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Ryan Merkley & the Delicate Balance



Credit: AP Photo/Josie Lepe

In what’s shaping up to be another lost season for the San Jose Sharks, Ryan Merkley has been a bright spot.

Granted, the offense-first defenseman’s numbers aren’t eye-popping — the rookie has just a goal and two assists in 19 games — but consider where he was last season.

In 31 AHL games, he had just a goal and 10 assists; this year, he has a goal and 16 assists in 25 games with the San Jose Barracuda.

Last season, the 2018 first-round pick was a prospect whose star was falling; this season, he’s regained at least some of his previous stock.

“His skill and vision is so evident even at this level,” Sharks captain Logan Couture offered after San Jose’s 3-1 loss to the Boston Bruins.

In part because of defenseman Mario Ferraro’s early exit from the game and the deficit that the Sharks were facing, the skilled blueliner was given generous run in the final frame.

He made the most of it.

This is a perfect pass from Merkley (6): It’s tape to tape, hits Tomas Hertl (48) in stride, and is also perfectly timed, meaning it allows Hertl to split David Pastrnak (88) and Derek Forbort (28).

Couture continued: “It’s impressive what he does with the puck.”

This doesn’t look like much, but notice how Connor Clifton (75), stationed at the far blueline, reacts to Merkley’s fake dump-in: Clifton turns to retrieve a puck that’s never coming, opening the gap between himself and Jonah Gadjovich (42).

Merkley takes advantage, as planned, by hitting Gadjovich with another dime. The winger, instead of going in on the forecheck, has an easy zone entry and pounds a shot on Jeremy Swayman. It’s not a dangerous bid, but earns the goal-starved San Jose Sharks an offensive zone faceoff.

Merkley has shown a gift for creating time and space for his teammates.

“Not many players can have that poise and confidence at a young age,” Couture said, “with little experience in the league.”

This was the rookie’s pièce de résistance last night.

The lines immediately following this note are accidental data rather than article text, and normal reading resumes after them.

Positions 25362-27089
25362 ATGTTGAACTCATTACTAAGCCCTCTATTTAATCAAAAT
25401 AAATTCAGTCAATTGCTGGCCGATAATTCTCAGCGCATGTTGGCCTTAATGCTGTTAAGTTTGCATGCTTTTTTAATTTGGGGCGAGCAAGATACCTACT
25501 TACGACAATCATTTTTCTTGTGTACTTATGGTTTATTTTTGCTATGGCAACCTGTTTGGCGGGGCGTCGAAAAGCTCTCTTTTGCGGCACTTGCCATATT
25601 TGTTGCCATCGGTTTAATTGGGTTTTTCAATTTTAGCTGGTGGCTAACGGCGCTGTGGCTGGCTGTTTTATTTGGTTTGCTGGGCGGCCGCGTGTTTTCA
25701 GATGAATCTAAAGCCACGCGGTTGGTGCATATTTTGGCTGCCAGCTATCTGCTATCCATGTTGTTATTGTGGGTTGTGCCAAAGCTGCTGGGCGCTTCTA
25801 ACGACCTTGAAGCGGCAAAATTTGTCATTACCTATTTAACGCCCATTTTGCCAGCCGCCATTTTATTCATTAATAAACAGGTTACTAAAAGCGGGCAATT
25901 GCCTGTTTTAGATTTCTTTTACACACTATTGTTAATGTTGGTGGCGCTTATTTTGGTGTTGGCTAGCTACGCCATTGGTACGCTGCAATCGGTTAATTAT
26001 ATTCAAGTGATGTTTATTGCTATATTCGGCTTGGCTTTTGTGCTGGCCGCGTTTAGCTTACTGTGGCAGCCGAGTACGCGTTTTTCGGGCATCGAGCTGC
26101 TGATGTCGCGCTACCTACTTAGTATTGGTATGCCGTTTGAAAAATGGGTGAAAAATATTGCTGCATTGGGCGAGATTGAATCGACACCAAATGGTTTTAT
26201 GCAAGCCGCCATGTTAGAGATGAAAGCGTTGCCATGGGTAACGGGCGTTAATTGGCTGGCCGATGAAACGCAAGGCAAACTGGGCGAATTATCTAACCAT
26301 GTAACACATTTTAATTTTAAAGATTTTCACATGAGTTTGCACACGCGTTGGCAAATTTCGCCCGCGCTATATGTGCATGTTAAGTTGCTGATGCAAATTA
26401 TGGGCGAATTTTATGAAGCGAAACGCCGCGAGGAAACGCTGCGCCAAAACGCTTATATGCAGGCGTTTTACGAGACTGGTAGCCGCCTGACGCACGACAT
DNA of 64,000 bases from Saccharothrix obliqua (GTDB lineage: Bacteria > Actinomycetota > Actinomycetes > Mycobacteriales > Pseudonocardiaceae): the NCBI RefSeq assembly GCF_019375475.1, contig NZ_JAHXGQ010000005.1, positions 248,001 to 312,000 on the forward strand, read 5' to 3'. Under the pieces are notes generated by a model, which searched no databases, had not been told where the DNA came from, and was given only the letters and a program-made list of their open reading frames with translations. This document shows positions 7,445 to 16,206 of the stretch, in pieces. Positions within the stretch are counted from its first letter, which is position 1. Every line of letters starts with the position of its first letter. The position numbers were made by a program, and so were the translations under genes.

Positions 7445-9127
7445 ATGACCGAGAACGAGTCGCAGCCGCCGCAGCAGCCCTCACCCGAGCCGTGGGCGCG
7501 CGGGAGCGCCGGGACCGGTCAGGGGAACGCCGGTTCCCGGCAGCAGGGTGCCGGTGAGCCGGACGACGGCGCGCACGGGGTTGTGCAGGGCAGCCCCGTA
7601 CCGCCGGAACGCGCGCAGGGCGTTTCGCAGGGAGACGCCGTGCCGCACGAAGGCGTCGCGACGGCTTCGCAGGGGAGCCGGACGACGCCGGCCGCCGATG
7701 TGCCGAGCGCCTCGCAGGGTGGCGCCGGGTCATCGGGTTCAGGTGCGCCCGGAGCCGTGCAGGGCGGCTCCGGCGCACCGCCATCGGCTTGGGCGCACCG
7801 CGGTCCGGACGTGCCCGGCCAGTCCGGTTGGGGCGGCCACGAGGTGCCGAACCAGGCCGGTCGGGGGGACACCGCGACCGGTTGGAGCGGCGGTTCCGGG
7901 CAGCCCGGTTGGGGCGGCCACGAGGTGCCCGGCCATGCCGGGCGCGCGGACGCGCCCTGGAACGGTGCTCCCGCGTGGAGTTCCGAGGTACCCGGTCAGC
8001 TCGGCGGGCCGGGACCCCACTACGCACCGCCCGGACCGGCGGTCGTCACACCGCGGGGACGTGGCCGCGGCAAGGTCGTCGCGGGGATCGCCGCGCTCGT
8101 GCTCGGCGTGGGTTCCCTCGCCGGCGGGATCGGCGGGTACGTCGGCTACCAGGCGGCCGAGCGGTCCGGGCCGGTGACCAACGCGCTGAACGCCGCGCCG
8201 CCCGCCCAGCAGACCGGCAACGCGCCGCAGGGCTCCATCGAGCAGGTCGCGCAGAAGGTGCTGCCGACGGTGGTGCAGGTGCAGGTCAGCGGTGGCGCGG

“You saw at the end his true hockey sense and his assets, being able to distribute that puck and make some plays under pressure,” Bob Boughner noted.

Merkley creates time and space for himself by luring in an overaggressive Jake DeBrusk (74) up top. Dusting DeBrusk forces the rest of the Bruins to collapse on Merkley, which discombobulates a usually stellar team defense.

In the ensuing scrum, Merkley digs the puck out. And once again, the rookie’s poise with the puck is stunning. He doesn’t shoot into the pack of Bruins in front of him, a likely block. He doesn’t force a pass at a not-ready Hertl.

Instead, Merkley pulls back from the chaos, avoids DeBrusk’s flailing stick, and waits for Hertl to get his stick cocked.

Only an unbelievable save from Swayman keeps the Bruins up.

Last season, it wasn’t just Merkley’s lack of production that was concerning: His conditioning and defensive play were also worrisome.

He appears to have taken care of the former, but the latter is still a problem.

This was an ill-advised pinch from Merkley: He chased a puck that he probably was never going to win and let DeBrusk get behind him.

“It was a difficult pinch to make at that time,” Boughner acknowledged. “I guess I can call it a young mistake. He’s learning when to go, when not to go.”

And even offensively, the rookie has shown a penchant for doing too much.

So there’s a lot to iron out about Merkley’s game. But there’s also, unlike last year, real reason to be hopeful about his future in the NHL.

The big question with Merkley? Can he limit his weaknesses so his offensive gifts can shine?

What Must Merkley Improve Defensively? | SJHN+

“He’s coming along,” Boughner pointed out. “He’s starting to get a little bit of physicality to his game in the D zone. We’ve been asking to jump the check a little harder and a little quicker and those things are starting to come.”

It’s a delicate balance, and it will be fascinating to see if the talented Merkley can strike it in the years to come.

Preview/Lines #48: What Does Boughner Want from Merkley?

No less than Erik Karlsson, arguably the greatest offensive defenseman of his generation, spoke about that balance on Friday: “He’s a certain type of player, and the only thing I tell him, you gotta keep being that.

“It’s easy sometimes when you’re young and trying to stay in the lineup, you start doing things that people tell you to, even though that’s not what got you to the position that you’re in. For him, it’s just stay true to himself.

“Work on his game, obviously improve certain areas, but at the same time, keep playing the way that you are.”

We saw the true Ryan Merkley last night, and it was electrifying.

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